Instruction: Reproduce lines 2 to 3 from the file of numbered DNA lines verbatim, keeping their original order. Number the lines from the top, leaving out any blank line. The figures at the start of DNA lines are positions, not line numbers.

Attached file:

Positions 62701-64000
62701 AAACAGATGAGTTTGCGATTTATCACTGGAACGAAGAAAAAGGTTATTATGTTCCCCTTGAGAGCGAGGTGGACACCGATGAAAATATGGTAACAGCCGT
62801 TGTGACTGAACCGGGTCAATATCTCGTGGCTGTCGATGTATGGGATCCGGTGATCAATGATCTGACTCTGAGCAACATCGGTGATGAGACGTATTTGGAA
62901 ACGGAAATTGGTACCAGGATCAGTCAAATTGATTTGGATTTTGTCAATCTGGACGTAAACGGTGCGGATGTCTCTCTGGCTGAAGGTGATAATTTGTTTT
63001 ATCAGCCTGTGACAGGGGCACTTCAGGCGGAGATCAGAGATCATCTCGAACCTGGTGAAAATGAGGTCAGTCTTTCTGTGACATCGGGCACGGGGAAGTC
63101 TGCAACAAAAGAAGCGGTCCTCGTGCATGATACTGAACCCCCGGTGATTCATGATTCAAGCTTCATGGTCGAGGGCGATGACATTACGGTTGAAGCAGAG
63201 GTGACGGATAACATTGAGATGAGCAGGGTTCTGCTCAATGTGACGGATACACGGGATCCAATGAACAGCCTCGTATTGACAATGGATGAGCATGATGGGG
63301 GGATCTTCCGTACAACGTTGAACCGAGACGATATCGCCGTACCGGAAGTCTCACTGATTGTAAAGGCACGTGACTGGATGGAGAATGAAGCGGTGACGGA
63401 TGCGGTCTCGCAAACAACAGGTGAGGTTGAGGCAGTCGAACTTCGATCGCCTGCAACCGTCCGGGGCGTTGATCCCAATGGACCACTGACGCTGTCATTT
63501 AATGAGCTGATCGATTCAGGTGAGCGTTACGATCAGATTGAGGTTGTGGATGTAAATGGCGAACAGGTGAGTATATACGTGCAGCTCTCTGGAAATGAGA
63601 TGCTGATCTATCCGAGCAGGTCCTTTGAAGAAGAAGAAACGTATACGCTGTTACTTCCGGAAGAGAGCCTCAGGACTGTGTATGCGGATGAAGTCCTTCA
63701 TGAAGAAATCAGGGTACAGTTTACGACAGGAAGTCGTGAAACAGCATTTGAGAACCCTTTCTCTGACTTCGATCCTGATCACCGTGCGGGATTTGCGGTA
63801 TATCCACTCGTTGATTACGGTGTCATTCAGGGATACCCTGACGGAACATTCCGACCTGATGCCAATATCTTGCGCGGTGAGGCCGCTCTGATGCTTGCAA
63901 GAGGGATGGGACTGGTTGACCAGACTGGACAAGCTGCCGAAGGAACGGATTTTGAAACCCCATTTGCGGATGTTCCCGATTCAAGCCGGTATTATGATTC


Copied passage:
62701 AAACAGATGAGTTTGCGATTTATCACTGGAACGAAGAAAAAGGTTATTATGTTCCCCTTGAGAGCGAGGTGGACACCGATGAAAATATGGTAACAGCCGT
62801 TGTGACTGAACCGGGTCAATATCTCGTGGCTGTCGATGTATGGGATCCGGTGATCAATGATCTGACTCTGAGCAACATCGGTGATGAGACGTATTTGGAA